For example, staying in a stressful job for five years has been proven to change an employee’s personality. Levels of neuroticism rise. In other words, they begin to suffer emotional instability, anxiety, negative thoughts, feelings of sadness, etc.

Factors such as precariousness increase uncertainty and this prevents them from making long-term plans. In addition, when a person has no future projection due to job instability, they become more distrustful, less optimistic, and they feel hopeless.

Unfavorable work environments and precariousness have a great impact on people’s personalities. In fact, they become less friendly.

Businesses should listen

The European Agency for Safety and Health at Work recently stipulated that companies have an obligation to safeguard the psychological well-being of their employees. As a matter of fact, if work changes your personality, it should be for the better. It should give you strengths, confidence, and valuable skills. It certainly shouldn’t diminish your dreams or destroy your mental health.

One of the objectives of a business should be to know how their workers can develop more positive self-images. Something like this can be achieved by creating decent jobs with decent wages. In addition, they should generate measures that allow the employee to give the best of themselves, feel valued, and perceive themselves as useful, integrated, and respected.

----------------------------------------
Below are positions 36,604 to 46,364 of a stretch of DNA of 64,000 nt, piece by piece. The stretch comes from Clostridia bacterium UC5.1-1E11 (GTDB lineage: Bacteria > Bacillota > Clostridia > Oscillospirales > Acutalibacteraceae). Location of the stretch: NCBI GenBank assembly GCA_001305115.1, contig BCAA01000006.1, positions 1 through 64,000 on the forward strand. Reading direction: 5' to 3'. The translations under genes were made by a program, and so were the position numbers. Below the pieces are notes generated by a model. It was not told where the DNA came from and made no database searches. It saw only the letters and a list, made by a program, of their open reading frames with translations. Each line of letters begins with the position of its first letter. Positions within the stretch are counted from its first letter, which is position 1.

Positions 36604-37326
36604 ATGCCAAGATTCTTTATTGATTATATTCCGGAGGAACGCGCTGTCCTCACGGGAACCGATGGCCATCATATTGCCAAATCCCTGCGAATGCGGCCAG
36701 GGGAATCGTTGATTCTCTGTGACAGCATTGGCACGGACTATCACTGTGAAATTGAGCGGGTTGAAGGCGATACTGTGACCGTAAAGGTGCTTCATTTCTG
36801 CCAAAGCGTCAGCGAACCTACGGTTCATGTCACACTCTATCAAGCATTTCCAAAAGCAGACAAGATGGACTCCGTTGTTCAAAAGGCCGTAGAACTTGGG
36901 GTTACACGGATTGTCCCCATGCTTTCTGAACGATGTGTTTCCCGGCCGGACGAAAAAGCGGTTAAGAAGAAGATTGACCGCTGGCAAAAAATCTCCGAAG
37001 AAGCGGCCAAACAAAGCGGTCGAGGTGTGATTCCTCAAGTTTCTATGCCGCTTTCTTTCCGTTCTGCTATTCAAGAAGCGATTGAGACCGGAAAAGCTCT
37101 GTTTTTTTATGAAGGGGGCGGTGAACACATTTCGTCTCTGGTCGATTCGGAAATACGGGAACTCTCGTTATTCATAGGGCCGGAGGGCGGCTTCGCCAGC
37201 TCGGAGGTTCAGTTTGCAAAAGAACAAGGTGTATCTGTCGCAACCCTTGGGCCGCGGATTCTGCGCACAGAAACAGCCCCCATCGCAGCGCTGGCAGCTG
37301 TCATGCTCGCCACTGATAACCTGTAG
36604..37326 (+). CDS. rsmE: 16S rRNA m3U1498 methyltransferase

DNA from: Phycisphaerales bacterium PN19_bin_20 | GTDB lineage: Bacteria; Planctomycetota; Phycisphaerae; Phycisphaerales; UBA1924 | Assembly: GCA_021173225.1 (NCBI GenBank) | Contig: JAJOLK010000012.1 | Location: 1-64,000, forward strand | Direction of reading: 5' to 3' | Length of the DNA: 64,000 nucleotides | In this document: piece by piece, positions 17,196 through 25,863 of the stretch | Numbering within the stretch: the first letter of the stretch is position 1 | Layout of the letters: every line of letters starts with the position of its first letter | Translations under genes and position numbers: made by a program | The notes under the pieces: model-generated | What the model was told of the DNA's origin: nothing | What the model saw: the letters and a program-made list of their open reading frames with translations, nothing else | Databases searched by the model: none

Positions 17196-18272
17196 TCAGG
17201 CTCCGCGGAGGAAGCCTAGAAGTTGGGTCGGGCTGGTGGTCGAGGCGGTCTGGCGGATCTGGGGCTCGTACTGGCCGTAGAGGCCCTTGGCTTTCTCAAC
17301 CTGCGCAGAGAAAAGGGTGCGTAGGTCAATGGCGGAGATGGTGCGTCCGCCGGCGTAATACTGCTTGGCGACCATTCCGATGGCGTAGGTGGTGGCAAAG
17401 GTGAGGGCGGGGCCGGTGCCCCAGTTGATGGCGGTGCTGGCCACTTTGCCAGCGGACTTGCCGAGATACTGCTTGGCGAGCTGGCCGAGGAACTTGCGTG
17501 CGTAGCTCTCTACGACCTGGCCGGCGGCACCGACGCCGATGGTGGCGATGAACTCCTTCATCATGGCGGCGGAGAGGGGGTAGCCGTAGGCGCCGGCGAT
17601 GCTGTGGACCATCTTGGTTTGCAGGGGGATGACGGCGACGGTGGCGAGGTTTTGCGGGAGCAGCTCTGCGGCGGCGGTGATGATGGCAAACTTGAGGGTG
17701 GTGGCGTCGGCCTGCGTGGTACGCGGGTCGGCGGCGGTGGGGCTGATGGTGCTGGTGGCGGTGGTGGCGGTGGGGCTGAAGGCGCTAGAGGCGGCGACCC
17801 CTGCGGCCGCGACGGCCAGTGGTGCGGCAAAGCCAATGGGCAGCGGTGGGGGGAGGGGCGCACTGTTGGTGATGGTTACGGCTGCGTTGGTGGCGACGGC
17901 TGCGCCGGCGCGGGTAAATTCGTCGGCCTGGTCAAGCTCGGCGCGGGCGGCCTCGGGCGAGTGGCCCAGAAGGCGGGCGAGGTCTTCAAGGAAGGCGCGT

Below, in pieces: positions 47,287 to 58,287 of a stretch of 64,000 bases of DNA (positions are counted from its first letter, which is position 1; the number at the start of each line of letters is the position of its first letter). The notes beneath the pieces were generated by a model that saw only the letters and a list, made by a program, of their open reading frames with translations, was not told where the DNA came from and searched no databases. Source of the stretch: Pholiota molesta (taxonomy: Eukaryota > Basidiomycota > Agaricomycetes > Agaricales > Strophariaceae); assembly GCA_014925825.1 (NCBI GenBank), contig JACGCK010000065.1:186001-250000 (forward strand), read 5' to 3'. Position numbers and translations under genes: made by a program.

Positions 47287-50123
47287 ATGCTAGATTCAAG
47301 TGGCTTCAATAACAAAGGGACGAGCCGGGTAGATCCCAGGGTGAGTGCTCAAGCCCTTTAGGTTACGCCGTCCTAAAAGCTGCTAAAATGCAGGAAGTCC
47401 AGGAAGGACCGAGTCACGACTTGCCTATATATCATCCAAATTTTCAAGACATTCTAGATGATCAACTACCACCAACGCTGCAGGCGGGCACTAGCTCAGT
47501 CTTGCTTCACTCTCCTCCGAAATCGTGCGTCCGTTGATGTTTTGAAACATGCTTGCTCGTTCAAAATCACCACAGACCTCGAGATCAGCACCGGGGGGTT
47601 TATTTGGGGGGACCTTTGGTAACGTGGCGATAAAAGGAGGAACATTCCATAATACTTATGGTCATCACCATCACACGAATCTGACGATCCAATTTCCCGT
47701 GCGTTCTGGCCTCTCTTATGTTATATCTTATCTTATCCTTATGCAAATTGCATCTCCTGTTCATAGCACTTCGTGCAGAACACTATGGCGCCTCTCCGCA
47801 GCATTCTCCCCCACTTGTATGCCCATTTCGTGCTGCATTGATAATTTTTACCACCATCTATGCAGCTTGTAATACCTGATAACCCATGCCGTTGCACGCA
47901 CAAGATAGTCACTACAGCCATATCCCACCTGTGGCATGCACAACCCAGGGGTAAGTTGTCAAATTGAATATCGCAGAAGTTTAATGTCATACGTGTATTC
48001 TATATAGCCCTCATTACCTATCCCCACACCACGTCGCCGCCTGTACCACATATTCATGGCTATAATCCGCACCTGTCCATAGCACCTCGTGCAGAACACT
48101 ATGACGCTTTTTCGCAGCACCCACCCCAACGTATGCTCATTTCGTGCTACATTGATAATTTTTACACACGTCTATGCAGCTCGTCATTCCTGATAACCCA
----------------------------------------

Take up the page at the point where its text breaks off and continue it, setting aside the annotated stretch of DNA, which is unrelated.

man thinking how work changes your personality

Stimulating jobs optimize your personality and potential

A good job not only affects your personality but also your well-being. It’s an unfortunate fact that bad jobs are the source of many mental health problems among the population right now. Furthermore, living with situations of mobbing or workplace harassment, or experiencing the pressure of a stressful job for years not only has a mental cost. It also changes many aspects of your character.

More dignified and stimulating jobs are required. The kinds that provide employees with worth, skills, confidence, and optimistic life prospects. However, this isn’t something only for managers to deal with. In fact, the work climate is also created by co-workers and anyone in those environments in which you spend such a large part of your life.

All cited sources were thoroughly reviewed by our team to ensure their quality, reliability, currency, and validity. The bibliography of this article was considered reliable and of academic or scientific accuracy.

  • Asselmann, ESpecht, JPersonality maturation and personality relaxation: Differences of the Big Five personality traits in the years around the beginning and ending of working lifeJ Pers2021891126– 1142
  • Bui, Hong. (2017). Big Five personality traits and job satisfaction: Evidence from a national sample. Journal of General Management. 42. 21-30. 10.1177/0306307016687990.
  • Sutin, A. R., Costa, P. T., Jr, Miech, R., & Eaton, W. W. (2009). Personality and Career Success: Concurrent and Longitudinal Relations. European journal of personality23(2), 71–84.

This text is provided for informational purposes only and does not replace consultation with a professional. If in doubt, consult your specialist.